I loved Nexus, Ramez Naam's 2012 debut novel about biohackers who produce a nano-based party drug that installs a networked computer inside your brain, and quickly turns into a war-on-drugs bioethics thriller about the free/open transhumanists and mirthless, ruthless drug enforcement agents.
"Hands Fixing Hands" is Shane Willis's clever and well-executed transhumanist take on Escher's "Hands Drawing Hands," with lots of crunchy little details to dote upon, including the underlying work-surface, which has the look-and-feel of a real maintenance engineer's well-used case.
Max Barry's Machine Man is a disarmingly funny and light-feeling novel about an antisocial engineer who decides to create his own prosthetic leg after he loses his own in an industrial accident. Charles Neumann is an antisocial, technology-dependent scientist at a top secret military contractor's skunkworks. Dissatisfied with the prosthesis he is fitted with after he accidentally crushes his leg in a materials-testing machine, he sets out to create a better leg -- a leg that's so good you'd chop your own off to get it (this is also the battle-cry of the real-world open-source prosthetics movement). Which is precisely what he does.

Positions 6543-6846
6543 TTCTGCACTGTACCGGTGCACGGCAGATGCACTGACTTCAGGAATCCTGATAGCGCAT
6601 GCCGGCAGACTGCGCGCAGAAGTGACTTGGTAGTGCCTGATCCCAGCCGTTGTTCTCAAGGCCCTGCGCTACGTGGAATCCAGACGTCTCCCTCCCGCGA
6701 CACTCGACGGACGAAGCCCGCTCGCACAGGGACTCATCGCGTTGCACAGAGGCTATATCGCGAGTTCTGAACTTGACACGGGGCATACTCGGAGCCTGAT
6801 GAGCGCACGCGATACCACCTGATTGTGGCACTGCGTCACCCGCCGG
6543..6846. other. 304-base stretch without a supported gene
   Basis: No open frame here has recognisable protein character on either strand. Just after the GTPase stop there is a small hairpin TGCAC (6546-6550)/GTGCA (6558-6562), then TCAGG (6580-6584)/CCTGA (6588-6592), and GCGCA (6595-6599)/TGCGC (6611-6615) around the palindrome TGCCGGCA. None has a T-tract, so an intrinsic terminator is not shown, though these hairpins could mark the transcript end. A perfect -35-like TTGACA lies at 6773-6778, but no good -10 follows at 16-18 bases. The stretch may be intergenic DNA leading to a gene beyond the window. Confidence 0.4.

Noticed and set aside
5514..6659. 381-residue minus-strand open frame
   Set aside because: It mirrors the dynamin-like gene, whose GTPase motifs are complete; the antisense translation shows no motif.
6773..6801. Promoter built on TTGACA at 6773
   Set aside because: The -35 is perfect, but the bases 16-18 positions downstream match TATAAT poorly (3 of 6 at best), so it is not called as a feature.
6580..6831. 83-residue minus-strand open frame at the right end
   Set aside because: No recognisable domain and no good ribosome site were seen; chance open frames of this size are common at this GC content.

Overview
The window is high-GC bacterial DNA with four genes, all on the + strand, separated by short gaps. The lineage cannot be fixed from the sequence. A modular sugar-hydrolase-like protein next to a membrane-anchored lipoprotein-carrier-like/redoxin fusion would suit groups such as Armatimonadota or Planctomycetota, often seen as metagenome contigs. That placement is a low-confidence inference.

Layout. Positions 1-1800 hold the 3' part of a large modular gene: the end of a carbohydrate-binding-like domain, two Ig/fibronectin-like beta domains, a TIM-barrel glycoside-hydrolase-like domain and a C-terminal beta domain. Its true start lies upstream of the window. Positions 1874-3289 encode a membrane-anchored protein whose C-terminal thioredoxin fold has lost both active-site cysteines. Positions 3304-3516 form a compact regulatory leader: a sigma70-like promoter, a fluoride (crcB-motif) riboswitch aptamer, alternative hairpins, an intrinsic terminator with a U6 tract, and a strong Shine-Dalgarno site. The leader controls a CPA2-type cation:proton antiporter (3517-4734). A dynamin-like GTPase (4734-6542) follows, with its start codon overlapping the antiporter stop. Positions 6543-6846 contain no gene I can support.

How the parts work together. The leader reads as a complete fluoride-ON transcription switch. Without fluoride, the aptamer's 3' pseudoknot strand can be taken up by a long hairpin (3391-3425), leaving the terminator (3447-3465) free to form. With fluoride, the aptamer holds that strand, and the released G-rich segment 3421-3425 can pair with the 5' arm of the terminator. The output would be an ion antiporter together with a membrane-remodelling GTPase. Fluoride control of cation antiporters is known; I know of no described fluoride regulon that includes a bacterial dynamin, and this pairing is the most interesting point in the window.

What unfolds is a superficially simple, absurdist tale about a misfit geek who pursues a relentless and seemingly logical program of amputation and replacement. Barry uses this narrative to smuggle in a sly and insightful critique of the anti-human edges of the transhumanist movement, the place where transcendence of nature meets mortification of the flesh.
As with all of the best thought-provoking sf, Machine Man pulls this off without slowing down the action -- which involves some properly cinematic cyborg duelling and such -- and without sacrificing characterization. This is a really fantastic read and a thought-provoking one, too -- a great companion to such books as James Hughes's Citizen Cyborg. Read the rest